JOHNSON CITY - Gov. Phil Bredesen's proposed 40 cent cigarette tax increase to fund more than $200 million in education initiatives still faces an uncertain future in the Tennessee General Assembly, two Northeast Tennessee lawmakers said.
State Reps. Nathan Vaughn and David Hawk aired their concerns about the cigarette tax hike during a taping of "Legislative Chat," a public affairs talk show produced for public television by East Tennessee State University.
"There are many constituencies that really have a problem (with the tax hike) - I think farmers, retailers and individual consumers who believe that 40 cents is a very significant tax," said Vaughn, D-Kingsport. "The issue, though, really is are we going to be able to do what is necessary to maintain quality education in the state of Tennessee? And without that 40 cent tax or something extremely significant, I believe we will have some real struggles in trying to maintain quality education in this state, and hence, I think we will have some real budget woes as a result of trying to move forward."
Hawk, R-Greeneville, reiterated a GOP concern that the cigarette tax increase produces unstable revenue.
"You're going to be taxing a product you're trying to discourage," Hawk said. "It's going to create a declining source of revenue that may not fulfill the obligations three, four, five years down the road. We do need to fund our at-risk students more so. We do need to fund our growth that we're seeing across the state. This particular tax ... there is no guarantee that it is going to bring in several million dollars. As you increase taxes on products and as we try to discourage smoking across the state of Tennessee, more likely than not it will start a decline in the uses of tobacco which will start a decline in the tax revenue."
Vaughn noted larger growing school systems in the state are clamoring for new revenue.
"We will have to do something rather significant," Vaughn pointed out. "Right now we are about 45th in funding of education. We've got a real influx of lower socioeconomic at-risk students. We've got real struggles in certain pockets of this state where quality education is really a major factor. ... It's going take a bipartisan effort. It's going to take us being able to step up to the plate and do what's right. I believe the governor believes there are very little other choices if we are to move forward with quality education. ... We value education in this state, but at the same time people want to keep as much of their money as they possibly can."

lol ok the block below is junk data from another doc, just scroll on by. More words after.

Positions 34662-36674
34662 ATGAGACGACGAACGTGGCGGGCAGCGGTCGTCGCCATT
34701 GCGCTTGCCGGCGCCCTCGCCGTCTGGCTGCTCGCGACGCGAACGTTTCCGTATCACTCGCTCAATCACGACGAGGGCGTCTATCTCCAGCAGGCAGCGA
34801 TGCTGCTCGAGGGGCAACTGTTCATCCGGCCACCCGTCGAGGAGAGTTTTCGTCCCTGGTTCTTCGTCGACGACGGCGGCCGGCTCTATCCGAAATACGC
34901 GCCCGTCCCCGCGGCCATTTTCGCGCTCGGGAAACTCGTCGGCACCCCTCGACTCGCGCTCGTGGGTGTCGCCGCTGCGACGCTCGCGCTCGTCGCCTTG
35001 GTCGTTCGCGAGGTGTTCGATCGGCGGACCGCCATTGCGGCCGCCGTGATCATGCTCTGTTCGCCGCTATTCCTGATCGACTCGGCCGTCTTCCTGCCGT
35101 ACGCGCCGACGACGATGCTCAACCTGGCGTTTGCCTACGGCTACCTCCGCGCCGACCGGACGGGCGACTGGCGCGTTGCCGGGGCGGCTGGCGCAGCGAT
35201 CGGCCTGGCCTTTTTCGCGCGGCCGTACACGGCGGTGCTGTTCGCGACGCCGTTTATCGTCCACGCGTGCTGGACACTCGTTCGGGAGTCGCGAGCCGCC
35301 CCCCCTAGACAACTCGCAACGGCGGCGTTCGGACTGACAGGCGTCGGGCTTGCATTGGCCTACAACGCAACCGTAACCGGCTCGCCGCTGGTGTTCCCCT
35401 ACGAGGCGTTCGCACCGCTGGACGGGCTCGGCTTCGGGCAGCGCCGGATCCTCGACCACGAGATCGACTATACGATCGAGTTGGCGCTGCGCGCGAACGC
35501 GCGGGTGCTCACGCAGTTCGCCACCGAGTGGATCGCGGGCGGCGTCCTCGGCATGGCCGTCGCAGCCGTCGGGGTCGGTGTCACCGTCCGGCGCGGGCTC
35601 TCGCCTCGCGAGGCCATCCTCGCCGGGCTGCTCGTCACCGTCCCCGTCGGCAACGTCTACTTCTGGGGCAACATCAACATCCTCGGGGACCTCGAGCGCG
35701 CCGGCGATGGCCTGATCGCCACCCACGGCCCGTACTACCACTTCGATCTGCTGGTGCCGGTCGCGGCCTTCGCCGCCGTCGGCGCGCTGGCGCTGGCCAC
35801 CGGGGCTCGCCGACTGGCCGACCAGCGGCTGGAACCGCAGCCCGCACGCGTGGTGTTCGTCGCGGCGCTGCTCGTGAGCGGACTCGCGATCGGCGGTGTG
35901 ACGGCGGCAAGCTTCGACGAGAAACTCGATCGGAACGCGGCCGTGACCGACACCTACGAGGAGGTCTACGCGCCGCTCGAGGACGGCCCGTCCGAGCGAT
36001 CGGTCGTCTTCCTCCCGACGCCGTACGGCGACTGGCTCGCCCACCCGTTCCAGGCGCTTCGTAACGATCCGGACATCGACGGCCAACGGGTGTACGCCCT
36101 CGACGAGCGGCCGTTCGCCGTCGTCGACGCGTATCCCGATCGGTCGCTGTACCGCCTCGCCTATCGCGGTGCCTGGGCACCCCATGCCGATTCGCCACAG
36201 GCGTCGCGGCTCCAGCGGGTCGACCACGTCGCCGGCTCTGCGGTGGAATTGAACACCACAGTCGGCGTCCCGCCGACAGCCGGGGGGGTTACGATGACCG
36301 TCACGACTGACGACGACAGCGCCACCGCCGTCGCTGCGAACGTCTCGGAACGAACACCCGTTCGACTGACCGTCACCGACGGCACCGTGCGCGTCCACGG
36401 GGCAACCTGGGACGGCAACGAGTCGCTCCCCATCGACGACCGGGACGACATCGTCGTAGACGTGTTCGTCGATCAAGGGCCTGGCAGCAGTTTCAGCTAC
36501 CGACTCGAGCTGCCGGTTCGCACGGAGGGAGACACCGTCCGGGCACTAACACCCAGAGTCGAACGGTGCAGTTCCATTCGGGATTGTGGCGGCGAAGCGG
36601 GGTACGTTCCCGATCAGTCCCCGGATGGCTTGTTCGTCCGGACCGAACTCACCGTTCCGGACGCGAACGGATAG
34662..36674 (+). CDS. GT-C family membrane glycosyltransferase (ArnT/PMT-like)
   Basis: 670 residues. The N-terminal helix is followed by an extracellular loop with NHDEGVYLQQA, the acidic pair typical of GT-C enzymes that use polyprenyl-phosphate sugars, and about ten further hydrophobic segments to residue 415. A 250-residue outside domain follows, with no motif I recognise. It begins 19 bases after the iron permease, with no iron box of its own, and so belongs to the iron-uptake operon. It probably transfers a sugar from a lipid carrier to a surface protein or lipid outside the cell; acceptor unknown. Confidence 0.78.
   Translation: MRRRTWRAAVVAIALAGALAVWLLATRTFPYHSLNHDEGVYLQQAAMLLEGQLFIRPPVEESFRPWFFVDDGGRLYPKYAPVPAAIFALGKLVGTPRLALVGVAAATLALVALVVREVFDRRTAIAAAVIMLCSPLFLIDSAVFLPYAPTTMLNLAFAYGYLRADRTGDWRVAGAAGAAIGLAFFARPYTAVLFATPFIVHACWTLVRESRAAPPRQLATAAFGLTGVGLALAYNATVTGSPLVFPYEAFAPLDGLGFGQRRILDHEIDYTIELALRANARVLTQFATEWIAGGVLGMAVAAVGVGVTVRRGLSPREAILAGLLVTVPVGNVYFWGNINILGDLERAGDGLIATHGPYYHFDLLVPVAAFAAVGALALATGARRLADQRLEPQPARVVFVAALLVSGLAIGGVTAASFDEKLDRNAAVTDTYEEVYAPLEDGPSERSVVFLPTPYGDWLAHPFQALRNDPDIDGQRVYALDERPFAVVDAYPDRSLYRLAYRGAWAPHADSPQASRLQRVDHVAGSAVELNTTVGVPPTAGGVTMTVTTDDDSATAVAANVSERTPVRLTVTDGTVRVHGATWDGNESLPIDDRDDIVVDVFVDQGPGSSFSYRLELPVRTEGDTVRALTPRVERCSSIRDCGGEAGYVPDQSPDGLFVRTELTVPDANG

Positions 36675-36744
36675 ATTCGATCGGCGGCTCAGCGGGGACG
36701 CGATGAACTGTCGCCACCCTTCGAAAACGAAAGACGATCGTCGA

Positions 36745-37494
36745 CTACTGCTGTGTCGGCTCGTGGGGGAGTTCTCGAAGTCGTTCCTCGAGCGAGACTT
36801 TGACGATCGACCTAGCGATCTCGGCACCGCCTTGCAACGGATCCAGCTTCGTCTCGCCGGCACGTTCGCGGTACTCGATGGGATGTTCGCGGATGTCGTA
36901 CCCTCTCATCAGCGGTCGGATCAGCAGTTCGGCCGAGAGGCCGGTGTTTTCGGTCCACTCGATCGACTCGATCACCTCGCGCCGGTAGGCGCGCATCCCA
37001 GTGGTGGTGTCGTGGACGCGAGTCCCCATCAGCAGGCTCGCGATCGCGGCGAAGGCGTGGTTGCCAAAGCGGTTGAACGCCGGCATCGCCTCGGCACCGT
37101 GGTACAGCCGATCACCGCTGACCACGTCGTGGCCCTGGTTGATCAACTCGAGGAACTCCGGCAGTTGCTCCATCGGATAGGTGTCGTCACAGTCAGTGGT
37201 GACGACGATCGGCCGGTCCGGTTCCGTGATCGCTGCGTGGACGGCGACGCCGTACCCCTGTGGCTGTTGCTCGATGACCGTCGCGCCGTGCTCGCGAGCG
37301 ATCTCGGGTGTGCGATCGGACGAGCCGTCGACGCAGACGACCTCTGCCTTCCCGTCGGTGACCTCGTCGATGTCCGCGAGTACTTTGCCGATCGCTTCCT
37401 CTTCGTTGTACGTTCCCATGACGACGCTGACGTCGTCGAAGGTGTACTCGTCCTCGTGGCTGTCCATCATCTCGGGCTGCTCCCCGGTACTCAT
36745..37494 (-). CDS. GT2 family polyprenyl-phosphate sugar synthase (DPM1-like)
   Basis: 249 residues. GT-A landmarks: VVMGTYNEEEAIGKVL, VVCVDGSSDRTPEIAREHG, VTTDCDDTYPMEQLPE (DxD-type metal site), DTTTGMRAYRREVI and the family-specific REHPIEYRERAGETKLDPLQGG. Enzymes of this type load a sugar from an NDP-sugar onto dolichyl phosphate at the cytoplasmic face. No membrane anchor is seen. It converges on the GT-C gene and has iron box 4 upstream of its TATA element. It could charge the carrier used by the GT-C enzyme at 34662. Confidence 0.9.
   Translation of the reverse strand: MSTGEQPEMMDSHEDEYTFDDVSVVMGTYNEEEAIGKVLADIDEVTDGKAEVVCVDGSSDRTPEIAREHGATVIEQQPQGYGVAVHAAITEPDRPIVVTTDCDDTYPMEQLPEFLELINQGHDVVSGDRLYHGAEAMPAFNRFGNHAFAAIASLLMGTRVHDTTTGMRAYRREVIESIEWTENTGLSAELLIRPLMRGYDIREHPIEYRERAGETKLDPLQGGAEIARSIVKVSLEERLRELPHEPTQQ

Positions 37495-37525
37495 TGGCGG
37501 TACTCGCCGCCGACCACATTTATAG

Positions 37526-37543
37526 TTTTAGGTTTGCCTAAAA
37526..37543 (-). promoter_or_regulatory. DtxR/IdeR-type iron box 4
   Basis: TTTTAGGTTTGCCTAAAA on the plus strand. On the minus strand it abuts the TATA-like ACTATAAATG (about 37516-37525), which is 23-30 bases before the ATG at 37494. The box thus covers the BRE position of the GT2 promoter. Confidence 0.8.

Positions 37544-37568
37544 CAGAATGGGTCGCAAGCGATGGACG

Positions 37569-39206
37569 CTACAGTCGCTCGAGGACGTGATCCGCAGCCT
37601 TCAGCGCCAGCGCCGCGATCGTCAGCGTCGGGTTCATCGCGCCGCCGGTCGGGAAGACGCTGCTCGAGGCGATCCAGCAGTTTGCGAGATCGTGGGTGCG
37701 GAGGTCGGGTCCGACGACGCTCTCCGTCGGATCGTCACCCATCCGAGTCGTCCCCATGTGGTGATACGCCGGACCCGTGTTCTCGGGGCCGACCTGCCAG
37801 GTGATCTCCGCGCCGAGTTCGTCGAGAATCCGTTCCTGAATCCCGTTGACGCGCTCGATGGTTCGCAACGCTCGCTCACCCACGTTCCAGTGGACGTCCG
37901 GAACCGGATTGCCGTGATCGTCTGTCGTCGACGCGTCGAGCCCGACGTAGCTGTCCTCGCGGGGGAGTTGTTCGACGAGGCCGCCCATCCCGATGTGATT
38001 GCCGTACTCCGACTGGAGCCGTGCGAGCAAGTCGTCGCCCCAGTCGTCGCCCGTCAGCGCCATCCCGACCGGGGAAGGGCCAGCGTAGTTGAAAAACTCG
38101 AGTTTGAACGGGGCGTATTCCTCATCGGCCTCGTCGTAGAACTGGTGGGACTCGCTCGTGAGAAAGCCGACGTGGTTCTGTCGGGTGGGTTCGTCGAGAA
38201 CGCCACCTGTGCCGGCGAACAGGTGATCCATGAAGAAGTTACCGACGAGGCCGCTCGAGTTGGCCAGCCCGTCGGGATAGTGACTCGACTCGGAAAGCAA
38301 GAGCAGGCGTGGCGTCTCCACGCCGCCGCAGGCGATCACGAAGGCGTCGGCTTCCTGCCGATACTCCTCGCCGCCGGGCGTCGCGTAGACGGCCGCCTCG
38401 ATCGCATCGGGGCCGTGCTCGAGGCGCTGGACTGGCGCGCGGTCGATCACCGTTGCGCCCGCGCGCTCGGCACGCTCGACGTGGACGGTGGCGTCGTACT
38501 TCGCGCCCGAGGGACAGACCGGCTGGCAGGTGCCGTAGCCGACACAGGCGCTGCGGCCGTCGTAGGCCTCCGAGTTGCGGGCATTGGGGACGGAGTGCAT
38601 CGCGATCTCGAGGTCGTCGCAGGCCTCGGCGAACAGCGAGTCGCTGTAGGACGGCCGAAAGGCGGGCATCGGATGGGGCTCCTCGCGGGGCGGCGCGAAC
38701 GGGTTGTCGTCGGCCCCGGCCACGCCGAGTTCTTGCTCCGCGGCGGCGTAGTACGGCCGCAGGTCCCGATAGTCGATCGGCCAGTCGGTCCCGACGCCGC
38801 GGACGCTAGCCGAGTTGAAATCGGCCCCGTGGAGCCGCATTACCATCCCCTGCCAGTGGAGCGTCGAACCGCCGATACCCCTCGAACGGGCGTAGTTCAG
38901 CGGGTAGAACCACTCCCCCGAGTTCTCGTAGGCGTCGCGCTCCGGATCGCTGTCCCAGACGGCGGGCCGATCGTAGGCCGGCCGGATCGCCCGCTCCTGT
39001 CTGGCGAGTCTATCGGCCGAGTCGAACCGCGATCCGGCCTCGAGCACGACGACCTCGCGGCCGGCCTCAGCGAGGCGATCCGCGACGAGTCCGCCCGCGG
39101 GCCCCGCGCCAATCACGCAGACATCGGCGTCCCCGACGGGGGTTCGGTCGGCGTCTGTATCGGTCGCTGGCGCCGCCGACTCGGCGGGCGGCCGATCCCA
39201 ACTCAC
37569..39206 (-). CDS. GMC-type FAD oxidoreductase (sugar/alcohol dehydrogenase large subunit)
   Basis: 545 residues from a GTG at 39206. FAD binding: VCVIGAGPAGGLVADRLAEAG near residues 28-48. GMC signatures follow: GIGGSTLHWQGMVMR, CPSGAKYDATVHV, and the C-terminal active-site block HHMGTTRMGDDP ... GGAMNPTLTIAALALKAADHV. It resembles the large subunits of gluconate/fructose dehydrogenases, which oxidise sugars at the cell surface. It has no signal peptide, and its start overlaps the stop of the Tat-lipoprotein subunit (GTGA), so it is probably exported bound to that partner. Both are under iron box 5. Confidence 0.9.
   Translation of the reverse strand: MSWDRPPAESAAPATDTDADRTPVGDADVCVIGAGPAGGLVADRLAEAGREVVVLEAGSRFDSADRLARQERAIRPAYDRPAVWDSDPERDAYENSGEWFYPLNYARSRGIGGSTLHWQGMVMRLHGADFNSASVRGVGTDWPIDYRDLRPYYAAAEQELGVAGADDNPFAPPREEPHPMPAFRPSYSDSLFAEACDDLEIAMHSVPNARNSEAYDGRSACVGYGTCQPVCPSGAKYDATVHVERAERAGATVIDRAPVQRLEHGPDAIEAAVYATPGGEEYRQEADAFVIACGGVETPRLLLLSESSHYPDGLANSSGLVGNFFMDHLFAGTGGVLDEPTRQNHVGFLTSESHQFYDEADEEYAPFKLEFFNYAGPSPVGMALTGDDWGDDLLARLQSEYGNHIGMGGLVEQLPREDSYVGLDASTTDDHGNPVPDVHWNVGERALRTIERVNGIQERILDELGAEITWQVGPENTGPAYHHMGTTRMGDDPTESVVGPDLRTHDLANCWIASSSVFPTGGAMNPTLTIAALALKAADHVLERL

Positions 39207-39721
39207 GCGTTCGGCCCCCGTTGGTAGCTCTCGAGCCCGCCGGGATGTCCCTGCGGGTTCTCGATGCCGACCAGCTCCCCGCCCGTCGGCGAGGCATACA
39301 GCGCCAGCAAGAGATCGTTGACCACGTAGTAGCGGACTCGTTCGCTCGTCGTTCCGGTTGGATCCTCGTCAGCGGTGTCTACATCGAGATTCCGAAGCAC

Hawk responded the tax hike amount could be negotiated and lower than 40 cents per pack.
"I believe if we don't put a significant amount of money on the table, I believe we aren't going to be able to do the things we need to do, and we're going to be mandated to look at some other things, such as changing some of the other priorities we have on the table," Vaughn said. "We want a lot of service. We just don't want to pay for it. There are no free lunches."
Hawk said the flip side of the cigarette tax hike debate - a possible decrease in the sales tax on food - is also still on lawmakers' radar screen but far from being resolved.
"The tax on food has been one of the more stable forms of taxation," Hawk said. "We have chosen as a state to be predominantly funded through sales taxes. If we start reducing one tax we have to find someplace to make it up some way."
Vaughn related that he had a recent meeting "with some ladies from Belmont University" telling him that a sales tax on food was regressive.
"(But) how can you take the tax off food, add additional resources to education, and nobody pay for it? It just doesn't make sense," Vaughn stressed.
Hawk touted one of his bills - a proposal to use more than $250 million in excess lottery funds to be put in a special account to fund capital K-12 education projects statewide. Bredesen's administration has proposed establishing a $100 million school construction loan fund to be used as collateral for projects.
Vaughn said he "doubted very seriously" that Hawk's bill has a chance.
"When you spread that (excess lottery money) over 136 school systems in this state, it basically comes down to a drop in the bucket," Vaughn said.
Both lawmakers also responded to recent partisan actions in the legislature - including a challenge last Thursday from House Majority Leader Gary Odom to get Republican lawmakers to either consistently vote for Democratic local bills or expect retaliation.
"We are all asked to bring local bills from our local governing bodies, our cities and counties, and for the most part those bills pass through fine," Hawk said. "Over the last four years, some local bills have started to meet with resistance because whenever an elected official passes out a local bill, it may or may not have a tax implication or increased tax. ... The reality of the situation is that the vote goes down as a vote for a tax increase, and come election time those become political issues."
Vaughn called partisanship foolishness.
"This is the kind of thing that has gotten us in the weeds as we go about doing the people's business," he said. "And people need to hold us accountable. People need to not let us get caught up into this partisan foolishness. What happened Thursday was garbage. We've got huge issues on the table about how we're going to basically provide the services to provide the government that people of this state need us to afford them. And we're playing these foolish games."
"Legislative Chat" is scheduled to air tonight on WETP-TV, Channel 2, at 11 p.m.